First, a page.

For example, there was a call to create trust funds for protected areas as a complimentary source of funding to what is allocated by states. Additional suggestions included the creation of a steering committee including interested Ambassadors to promote protected areas projects at the sub regional and international levels as well as leveraging potential sources of funds such as compensations from mining activities and construction of major dams.
It is unclear if these sources proposed at the Yaoundé meeting are enough to handle increasing complex challenges of managing protected areas in Central Africa. While most actors would like to see local governments invest more in these parks, competing economic priorities especially the urgent need to lift populations out of excruciating poverty makes this even harder for the nations of the region.
Implications on Aichi Biodiversity Target 11
As part of measures to step up local and international efforts for biodiversity conservation, the international community adopted the Aichi Biodiversity Targets in 2011. Aichi is in Japan.
Target 11 states that by 2020, at least 17 per cent of terrestrial and inland water, and 10 per cent of coastal and marine areas, especially areas of particular importance for biodiversity and ecosystem services, are conserved through effectively and equitably managed, ecologically representative and well connected systems of protected areas and other effective area-based conservation measures, and integrated into the wider landscape and seascapes.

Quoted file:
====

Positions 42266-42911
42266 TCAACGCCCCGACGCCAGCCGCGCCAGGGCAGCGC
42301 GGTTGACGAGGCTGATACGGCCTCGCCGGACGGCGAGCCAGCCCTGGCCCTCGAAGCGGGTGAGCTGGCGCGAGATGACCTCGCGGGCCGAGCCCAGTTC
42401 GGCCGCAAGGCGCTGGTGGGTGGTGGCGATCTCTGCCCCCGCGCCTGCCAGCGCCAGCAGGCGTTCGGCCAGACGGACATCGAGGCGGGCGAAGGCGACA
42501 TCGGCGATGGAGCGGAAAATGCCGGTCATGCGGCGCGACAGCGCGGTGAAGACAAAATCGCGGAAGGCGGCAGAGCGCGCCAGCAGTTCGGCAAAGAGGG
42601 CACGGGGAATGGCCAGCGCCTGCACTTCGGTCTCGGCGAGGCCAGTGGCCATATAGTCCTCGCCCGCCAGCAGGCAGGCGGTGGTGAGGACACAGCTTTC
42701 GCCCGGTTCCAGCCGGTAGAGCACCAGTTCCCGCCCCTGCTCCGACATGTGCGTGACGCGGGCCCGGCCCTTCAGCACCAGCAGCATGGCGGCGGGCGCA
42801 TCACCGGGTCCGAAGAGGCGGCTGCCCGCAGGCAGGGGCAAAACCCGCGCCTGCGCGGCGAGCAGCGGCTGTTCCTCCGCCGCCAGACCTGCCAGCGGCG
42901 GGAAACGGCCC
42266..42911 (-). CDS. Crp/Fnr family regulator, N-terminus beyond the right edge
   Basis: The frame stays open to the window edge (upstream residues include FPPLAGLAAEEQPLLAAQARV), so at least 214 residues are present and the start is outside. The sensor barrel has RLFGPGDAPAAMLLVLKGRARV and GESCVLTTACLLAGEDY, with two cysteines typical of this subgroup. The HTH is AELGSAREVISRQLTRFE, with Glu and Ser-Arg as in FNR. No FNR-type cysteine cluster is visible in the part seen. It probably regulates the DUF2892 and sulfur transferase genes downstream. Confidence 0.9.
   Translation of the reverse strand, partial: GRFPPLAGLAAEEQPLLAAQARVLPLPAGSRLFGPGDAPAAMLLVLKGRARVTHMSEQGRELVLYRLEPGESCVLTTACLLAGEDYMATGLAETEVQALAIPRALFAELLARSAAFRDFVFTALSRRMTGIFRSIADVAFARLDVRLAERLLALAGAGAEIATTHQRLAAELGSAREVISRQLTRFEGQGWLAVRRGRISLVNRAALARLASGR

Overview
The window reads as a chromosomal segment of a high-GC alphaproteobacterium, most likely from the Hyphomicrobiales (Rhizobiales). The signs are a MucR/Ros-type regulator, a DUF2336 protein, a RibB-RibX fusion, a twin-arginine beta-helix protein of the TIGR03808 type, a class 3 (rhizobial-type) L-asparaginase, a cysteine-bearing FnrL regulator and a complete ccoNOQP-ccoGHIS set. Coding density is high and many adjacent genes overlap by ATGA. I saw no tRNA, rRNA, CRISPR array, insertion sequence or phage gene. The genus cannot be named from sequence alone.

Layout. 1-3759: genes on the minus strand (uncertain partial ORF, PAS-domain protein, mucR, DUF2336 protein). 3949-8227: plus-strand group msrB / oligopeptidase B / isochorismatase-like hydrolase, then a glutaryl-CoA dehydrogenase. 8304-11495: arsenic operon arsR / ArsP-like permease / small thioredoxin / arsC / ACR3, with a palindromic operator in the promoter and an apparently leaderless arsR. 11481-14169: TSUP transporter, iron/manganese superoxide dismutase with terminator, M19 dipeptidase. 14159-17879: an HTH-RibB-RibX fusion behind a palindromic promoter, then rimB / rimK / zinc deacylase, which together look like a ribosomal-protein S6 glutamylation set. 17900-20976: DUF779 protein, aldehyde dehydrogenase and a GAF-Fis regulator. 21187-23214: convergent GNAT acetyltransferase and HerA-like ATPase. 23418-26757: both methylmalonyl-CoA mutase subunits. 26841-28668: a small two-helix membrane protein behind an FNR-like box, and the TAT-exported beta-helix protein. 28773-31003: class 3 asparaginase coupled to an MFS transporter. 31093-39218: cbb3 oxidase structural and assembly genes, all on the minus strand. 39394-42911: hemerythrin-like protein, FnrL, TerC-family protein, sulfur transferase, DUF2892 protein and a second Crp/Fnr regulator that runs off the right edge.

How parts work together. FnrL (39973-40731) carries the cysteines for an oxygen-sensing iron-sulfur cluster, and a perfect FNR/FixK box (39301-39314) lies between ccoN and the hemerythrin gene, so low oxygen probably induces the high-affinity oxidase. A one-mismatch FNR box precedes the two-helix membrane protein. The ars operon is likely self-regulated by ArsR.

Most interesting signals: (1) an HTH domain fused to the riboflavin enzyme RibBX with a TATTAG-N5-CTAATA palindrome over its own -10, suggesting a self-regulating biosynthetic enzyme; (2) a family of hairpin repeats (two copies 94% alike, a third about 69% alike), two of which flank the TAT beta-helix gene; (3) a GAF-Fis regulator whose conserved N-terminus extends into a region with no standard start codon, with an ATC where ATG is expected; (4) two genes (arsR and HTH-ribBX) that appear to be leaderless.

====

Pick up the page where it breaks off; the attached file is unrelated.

Simon Counsell of RFUK reflects on how the Central African region can help the global community achieve this target.
“Rather than looking at isolated protected areas, government agencies could take a wider ecosystems or landscape level approach to conserving forest flora and fauna. In order to do this, current land-uses, allocations, analysis and planning processes will need to improve. Useful new tools such as Global Forest Watch 2 and RFUK’s MappingForRights are available, such that a more comprehensive picture can easily be built up showing how forests are changing, where and how local communities claim tenure rights and are already using and protecting forest resources and where efforts need to be intensified.”
In addition, RFUK is of the view that international donors investing in biodiversity conservation in the Congo Basin should condition their funding on programs that respect the spirit of Aichi.
“International donors can and should ensure that the conservation programs they are funding comply in spirit and with the letter of Aichi Target 11.”